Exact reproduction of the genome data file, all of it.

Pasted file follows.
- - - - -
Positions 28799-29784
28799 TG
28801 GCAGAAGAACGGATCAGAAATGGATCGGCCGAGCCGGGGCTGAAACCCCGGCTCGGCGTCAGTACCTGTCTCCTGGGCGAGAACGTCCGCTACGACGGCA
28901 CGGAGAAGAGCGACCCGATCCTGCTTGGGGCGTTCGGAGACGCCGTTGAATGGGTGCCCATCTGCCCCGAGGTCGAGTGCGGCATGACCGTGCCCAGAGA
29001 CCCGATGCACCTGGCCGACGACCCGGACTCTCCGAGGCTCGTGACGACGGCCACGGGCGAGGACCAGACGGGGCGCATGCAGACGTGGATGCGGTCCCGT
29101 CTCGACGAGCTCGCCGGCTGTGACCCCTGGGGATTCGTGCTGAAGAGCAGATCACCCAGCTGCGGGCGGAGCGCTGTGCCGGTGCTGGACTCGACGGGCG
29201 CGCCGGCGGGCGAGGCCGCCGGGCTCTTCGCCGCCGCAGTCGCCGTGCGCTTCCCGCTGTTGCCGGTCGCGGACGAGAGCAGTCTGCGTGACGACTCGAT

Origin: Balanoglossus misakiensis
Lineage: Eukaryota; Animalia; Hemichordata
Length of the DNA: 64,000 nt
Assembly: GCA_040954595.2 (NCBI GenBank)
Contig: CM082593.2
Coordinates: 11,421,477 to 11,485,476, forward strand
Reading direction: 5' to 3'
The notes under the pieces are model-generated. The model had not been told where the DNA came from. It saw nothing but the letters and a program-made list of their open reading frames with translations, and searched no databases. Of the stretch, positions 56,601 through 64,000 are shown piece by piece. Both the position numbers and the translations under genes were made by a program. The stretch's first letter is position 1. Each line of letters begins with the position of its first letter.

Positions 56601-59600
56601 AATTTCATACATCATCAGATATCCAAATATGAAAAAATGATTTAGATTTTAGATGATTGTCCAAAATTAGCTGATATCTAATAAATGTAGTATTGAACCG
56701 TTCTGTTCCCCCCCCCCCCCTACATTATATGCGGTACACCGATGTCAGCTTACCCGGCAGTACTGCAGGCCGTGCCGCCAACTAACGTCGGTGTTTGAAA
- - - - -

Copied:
Positions 28799-29784
28799 TG
28801 GCAGAAGAACGGATCAGAAATGGATCGGCCGAGCCGGGGCTGAAACCCCGGCTCGGCGTCAGTACCTGTCTCCTGGGCGAGAACGTCCGCTACGACGGCA
28901 CGGAGAAGAGCGACCCGATCCTGCTTGGGGCGTTCGGAGACGCCGTTGAATGGGTGCCCATCTGCCCCGAGGTCGAGTGCGGCATGACCGTGCCCAGAGA
29001 CCCGATGCACCTGGCCGACGACCCGGACTCTCCGAGGCTCGTGACGACGGCCACGGGCGAGGACCAGACGGGGCGCATGCAGACGTGGATGCGGTCCCGT
29101 CTCGACGAGCTCGCCGGCTGTGACCCCTGGGGATTCGTGCTGAAGAGCAGATCACCCAGCTGCGGGCGGAGCGCTGTGCCGGTGCTGGACTCGACGGGCG
29201 CGCCGGCGGGCGAGGCCGCCGGGCTCTTCGCCGCCGCAGTCGCCGTGCGCTTCCCGCTGTTGCCGGTCGCGGACGAGAGCAGTCTGCGTGACGACTCGAT

Origin: Balanoglossus misakiensis
Lineage: Eukaryota; Animalia; Hemichordata
Length of the DNA: 64,000 nt
Assembly: GCA_040954595.2 (NCBI GenBank)
Contig: CM082593.2
Coordinates: 11,421,477 to 11,485,476, forward strand
Reading direction: 5' to 3'
The notes under the pieces are model-generated. The model had not been told where the DNA came from. It saw nothing but the letters and a program-made list of their open reading frames with translations, and searched no databases. Of the stretch, positions 56,601 through 64,000 are shown piece by piece. Both the position numbers and the translations under genes were made by a program. The stretch's first letter is position 1. Each line of letters begins with the position of its first letter.

Positions 56601-59600
56601 AATTTCATACATCATCAGATATCCAAATATGAAAAAATGATTTAGATTTTAGATGATTGTCCAAAATTAGCTGATATCTAATAAATGTAGTATTGAACCG
56701 TTCTGTTCCCCCCCCCCCCCTACATTATATGCGGTACACCGATGTCAGCTTACCCGGCAGTACTGCAGGCCGTGCCGCCAACTAACGTCGGTGTTTGAAA